John Innes, CVS Referrals Director based at Chester Gates Veterinary Specialists (BVSc PhD CertVR DSAS (orth) FRCVS), said: "The main challenges around managing and treating osteoarthritis for vets is that it is a chronic, insidious problem.
"It’s also often lower down the priority list and owners don’t recognise the signs; they often ascribe it to ageing. Actually, osteoarthritis is such a common problem that it should be way up our priority list because something like 10-15% of adult dogs have OA."
The roundtable discussion also focused on the need for greater understanding of the condition among pet owners.
Duncan Lascelles, Professor of Small Animal Surgery and Pain Management at NC State Veterinary Medicine (BSc, BVSc, PhD, MRCVS, CertVA, DSAS(ST), DECVS, DACVS) said: "The vet profession needs to take a much more active role in the education of owners, and osteoarthritis is a perfect example of this. Many owners consider osteoarthritis to be age related and an inevitable part of the ageing process – unfortunately both of those concepts are erroneous.
"Osteoarthritis can be a young dog disease, it is present in many young dogs because it is caused by developmental diseases, but we only recognise the obvious signs later on when the disability is severe. Also, we should not consider OA-related pain as an inevitable part of the ageing process, it is something that we can prevent by early intervention, early treatment and modification of lifestyle."
Meanwhile, a survey of 236 UK practising vets carried out by Elanco last June, revealed that 76% of veterinary surgeons believe owners fundamentally misunderstand OA and consider it just a symptom of old age, which results in a barrier to effective treatment of the disease.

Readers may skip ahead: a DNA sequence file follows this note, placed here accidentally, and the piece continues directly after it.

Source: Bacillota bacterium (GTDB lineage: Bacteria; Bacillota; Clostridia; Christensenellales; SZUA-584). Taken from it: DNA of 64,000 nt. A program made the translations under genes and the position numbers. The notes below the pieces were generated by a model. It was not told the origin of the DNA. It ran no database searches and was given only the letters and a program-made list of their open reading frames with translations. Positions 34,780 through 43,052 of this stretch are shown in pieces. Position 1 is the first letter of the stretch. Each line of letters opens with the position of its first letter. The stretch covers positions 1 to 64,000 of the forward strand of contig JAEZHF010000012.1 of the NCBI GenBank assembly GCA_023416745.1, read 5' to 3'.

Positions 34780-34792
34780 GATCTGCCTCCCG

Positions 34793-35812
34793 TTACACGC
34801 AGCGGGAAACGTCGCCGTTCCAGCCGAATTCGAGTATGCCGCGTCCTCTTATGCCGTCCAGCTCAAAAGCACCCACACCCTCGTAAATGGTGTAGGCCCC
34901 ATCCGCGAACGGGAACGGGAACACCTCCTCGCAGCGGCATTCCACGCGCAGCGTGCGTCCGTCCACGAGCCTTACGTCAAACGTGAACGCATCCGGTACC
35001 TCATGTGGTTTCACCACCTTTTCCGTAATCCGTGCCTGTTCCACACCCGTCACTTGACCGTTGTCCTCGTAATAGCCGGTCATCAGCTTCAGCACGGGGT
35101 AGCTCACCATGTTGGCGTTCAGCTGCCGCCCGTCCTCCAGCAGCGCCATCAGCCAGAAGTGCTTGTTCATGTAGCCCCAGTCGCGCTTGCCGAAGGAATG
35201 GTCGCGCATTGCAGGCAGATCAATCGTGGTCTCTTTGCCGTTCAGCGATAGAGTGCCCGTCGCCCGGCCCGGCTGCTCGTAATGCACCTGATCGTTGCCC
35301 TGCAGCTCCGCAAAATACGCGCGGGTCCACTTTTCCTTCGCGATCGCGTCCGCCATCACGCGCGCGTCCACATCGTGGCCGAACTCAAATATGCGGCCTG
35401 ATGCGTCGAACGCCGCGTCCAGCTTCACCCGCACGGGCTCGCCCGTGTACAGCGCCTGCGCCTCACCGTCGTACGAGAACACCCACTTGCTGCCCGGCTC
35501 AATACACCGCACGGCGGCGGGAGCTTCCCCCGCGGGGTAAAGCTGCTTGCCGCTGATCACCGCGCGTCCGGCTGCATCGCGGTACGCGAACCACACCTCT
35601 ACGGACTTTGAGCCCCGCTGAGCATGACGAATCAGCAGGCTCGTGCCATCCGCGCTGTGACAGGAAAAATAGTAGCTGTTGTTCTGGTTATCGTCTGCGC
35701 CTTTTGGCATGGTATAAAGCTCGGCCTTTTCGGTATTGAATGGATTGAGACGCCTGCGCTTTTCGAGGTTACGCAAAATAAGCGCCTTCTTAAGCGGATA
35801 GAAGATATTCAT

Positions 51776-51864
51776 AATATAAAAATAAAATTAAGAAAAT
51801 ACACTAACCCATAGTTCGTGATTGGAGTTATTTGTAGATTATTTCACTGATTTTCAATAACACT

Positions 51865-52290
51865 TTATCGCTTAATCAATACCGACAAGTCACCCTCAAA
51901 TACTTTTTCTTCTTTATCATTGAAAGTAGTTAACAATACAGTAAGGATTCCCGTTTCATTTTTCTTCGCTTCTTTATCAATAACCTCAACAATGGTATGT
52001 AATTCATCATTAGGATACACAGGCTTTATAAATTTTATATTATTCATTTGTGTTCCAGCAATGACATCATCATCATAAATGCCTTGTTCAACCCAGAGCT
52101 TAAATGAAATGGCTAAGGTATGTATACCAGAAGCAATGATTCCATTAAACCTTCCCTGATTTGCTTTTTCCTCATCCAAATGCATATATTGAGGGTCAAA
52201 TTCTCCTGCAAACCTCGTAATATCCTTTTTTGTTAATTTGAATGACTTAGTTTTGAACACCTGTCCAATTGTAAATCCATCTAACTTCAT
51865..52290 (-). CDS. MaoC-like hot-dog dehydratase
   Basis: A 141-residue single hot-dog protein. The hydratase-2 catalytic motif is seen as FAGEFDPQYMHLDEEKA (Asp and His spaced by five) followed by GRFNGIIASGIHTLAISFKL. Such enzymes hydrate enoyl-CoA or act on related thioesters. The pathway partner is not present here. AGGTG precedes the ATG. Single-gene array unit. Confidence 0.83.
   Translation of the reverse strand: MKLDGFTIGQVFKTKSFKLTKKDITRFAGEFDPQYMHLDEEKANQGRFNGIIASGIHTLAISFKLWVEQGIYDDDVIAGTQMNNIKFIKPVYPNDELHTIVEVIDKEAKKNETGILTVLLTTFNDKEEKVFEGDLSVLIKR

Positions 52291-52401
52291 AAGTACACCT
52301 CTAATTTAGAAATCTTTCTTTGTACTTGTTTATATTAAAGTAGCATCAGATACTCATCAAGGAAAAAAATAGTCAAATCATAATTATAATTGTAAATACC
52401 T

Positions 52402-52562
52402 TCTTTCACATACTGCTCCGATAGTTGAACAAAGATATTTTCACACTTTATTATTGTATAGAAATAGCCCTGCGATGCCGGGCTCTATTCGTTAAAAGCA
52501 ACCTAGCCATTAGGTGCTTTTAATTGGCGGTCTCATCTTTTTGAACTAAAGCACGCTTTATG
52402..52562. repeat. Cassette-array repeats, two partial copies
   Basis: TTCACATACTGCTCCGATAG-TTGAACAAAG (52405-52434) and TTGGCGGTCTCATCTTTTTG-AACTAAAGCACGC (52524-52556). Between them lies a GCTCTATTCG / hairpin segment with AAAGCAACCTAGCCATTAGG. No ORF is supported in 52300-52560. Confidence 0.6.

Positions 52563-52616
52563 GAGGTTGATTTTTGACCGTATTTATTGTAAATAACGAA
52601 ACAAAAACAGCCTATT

The survey also found that although the illness is commonplace (49% of veterinary surgeons see OA cases every day), vets are often unable to give their preferred treatment for OA for a range of reasons, from owner misconception of the disease through to perceived side effects and compliance.
The issue of better education of owners was also discussed at the roundtable, in particular the role of CMIs (Clinical Metrology Instruments); owner-facing questionnaires designed to help veterinary surgeons evaluate the extent and seriousness of OA-related pain in dogs.
Duncan said: "The great thing about CMIs is that they have been constructed using language that owners understand, therefore are an easy way to ask owners the right questions in the way that they will understand.
"CMIs allow us to have what can be very difficult conversations with owners. Difficult because we have to think of all the different ways that osteoarthritis might be affecting pets. Because the CMIs include pre-constructed questions, it means that conversations with owners are much easier and, importantly, they’re consistent. Consistency is key to ensure you’re asking the same set of questions each time, every time, so you can follow the evolution of clinical signs over time and assess the beneficial impact of our therapeutics."
John added: "We often quiz the owner informally in a consultation, but CMIs gives us the tools needed to formalise this questioning of clients and allow us to put that in context of our knowledge of other patients."
Both John and Duncan said the need for more patient analysis highlighted the need for better use of existing tools, such as the LOAD (‘Liverpool Osteoarthritis in Dogs’) questionnaire, a 13-item clinical metrology instrument (CMI) designed to help veterinary surgeons determine the severity of OA in all dogs, monitor disease progression and assess the patient’s response to treatment.
For more information contact your Elanco representative or call +44 (0)1256 353131.
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